[31] The only post- Greenholtz case in Which this court has

[32] considered a parole statute is Bowles v. Tennant, 613 F.2d 776 (9th Cir. 1980). There we examined the federal parole statute, 18 U.S.C. § 4206(a). We noted there that the federal statute, like the Nebraska statute in Greenholtz, has mandatory language which we termed "an important factor" in deciding whether a statute creates an expectation of parole sufficient to create a protected liberty interest. Bowles, 613 F.2d at 778. We also observed that the federal statute contains a qualifying provision allowing the Commission to deny parole for "good cause," regardless of the guidelines set forth elsewhere in the statute. Because of that proviso, we concluded that the federal statute provides an expectation of parole "no greater than that provided by the Nebraska statute." Id. We did not decide whether or not it created a liberty interest, because we concluded that the Parole Commission in that case had provided all of the due process required in Greenholtz.

[33] The Montana statute contains the key mandatory language discussed in Greenholtz. It does not contain a proviso like that in the federal statute removing limitations on the reasons for denying parole. Following our analysis in Bowles, we conclude that the Montana statute creates an expectation of parole greater than that created by the federal statute.

[34] In Baumann v. Arizona Department of Corrections, 754 F.2d 841, 843-45 (9th Cir. 1985), we considered the Arizona work furlough program. The program was administered under regulations which did not contain any criteria limiting the discretion of officials and thus did not mandate the Department of Corrections to provide work furlough when criteria were met. We held that a mandatory formulation was crucial to creation of a constitutionally protected liberty interest, and held that none had been created in that case. Because the Montana statute has a mandatory requirement for parole release when its criteria are satisfied, Bauman does not support the position of the Montana Board in this case.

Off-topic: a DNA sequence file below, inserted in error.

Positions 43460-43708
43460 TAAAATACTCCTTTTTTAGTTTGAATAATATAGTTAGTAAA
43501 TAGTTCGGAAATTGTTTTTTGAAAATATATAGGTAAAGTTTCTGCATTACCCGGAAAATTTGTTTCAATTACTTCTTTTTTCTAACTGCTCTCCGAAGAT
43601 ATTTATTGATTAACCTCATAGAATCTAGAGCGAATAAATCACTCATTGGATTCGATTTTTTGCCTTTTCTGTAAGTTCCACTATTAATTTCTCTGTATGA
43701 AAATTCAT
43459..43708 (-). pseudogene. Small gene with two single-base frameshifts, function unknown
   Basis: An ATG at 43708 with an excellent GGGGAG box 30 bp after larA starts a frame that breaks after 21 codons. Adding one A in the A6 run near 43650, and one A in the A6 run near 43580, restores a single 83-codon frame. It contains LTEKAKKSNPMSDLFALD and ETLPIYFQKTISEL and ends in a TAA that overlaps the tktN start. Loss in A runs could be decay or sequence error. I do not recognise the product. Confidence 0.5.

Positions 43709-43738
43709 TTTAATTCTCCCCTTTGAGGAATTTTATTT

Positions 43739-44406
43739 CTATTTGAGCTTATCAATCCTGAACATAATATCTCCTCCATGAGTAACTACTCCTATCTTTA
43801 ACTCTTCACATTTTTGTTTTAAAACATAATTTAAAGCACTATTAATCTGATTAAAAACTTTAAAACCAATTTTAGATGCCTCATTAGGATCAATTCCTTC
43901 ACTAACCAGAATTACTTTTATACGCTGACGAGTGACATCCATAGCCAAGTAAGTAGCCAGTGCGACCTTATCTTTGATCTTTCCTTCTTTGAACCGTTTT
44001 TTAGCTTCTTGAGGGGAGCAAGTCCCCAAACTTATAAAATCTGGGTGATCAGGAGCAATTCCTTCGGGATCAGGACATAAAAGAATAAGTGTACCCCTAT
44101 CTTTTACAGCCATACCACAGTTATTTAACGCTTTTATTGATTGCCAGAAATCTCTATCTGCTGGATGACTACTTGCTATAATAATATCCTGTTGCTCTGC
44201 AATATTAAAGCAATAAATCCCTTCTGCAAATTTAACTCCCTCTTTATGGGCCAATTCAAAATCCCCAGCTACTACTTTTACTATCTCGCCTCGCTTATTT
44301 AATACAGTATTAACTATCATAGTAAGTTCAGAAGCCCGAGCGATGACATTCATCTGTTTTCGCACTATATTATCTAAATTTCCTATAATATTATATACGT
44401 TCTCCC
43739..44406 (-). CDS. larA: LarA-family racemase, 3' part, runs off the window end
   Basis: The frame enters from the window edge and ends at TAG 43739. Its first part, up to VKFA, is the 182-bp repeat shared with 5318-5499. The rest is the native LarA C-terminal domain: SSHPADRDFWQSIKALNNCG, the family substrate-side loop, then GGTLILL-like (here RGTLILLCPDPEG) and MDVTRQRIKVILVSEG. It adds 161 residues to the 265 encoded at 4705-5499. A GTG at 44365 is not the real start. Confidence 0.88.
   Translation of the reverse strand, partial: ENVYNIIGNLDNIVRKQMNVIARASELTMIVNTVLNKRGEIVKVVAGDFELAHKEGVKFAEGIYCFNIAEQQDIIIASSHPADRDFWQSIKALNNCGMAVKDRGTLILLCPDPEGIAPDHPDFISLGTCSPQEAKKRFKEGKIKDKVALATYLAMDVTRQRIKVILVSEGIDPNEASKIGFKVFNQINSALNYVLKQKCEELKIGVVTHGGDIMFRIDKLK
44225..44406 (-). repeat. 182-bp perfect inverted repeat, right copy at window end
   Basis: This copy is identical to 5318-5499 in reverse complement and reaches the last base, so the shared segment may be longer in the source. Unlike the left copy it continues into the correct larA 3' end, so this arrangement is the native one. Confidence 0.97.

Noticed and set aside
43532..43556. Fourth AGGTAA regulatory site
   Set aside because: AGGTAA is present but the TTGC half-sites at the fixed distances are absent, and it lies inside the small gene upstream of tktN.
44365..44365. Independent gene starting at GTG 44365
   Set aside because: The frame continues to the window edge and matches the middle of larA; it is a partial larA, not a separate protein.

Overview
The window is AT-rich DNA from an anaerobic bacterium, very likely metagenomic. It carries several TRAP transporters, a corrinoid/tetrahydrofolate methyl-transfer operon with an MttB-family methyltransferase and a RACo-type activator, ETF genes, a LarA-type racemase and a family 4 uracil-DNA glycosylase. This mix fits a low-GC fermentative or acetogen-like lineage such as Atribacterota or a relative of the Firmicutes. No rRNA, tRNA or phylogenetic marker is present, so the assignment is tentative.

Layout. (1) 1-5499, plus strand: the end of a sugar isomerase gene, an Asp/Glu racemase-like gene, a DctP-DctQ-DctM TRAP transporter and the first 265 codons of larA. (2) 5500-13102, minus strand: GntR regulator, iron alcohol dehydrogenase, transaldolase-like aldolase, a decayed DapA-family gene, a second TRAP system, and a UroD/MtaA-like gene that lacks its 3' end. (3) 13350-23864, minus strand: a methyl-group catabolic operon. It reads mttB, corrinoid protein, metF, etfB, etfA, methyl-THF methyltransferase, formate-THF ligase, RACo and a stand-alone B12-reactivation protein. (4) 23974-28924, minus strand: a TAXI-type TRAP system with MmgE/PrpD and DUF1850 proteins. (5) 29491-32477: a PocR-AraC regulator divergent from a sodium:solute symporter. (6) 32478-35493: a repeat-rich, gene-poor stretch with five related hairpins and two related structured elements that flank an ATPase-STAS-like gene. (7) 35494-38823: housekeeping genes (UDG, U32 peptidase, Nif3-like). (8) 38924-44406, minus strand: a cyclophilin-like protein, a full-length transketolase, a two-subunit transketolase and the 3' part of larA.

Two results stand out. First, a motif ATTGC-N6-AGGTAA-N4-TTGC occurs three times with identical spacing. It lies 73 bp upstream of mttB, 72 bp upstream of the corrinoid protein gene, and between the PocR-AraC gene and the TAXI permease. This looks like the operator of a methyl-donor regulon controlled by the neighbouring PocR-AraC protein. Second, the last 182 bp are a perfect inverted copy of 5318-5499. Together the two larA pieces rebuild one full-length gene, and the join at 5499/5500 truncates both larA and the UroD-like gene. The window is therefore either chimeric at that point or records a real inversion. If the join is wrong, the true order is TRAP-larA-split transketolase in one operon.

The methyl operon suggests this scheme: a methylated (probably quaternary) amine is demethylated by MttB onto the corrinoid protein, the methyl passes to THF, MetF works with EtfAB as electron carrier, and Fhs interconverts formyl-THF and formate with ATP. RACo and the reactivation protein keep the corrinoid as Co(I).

[35] An examination of decisions in other circuits shows a fairly clear decisional pattern in post- Greenholtz decisions considering various state parole statutes. Those state enactments which courts have held do not create a liberty interest do not have mandatory language that parole "shall" be granted when given criteria are met. See, e.g., Peck v. Battey, 721 F.2d 1157 (8th Cir. 1983)(South Dakota statute establishes no criteria for assessing parole eligibility); Williams v. Briscoe, 641 F.2d 274 (5th Cir.), cert. denied, 454 U.S. 854, 70 L. Ed. 2d 147, 102 S. Ct. 299 (1981)(Texas statute provided that parole panel may recommend parole); Wagner v. Gilligan, 609 F.2d 866 (6th Cir. 1979)(Ohio Board may grant parole if it believes it would further the interests of justice and be consistent with society's welfare); Shirley v. Chestnut, 603 F.2d 805 (10th Cir. 1979)(Oklahoma statute establishes no criteria for assessing parole eligibility).

[36] On the other hand, those state enactments which circuits have held do create a liberty interest generally have contained either a mandatory provision that parole shall be granted when criteria are met, or have expressly created a presumption of eligibility unless certain negative criteria are found.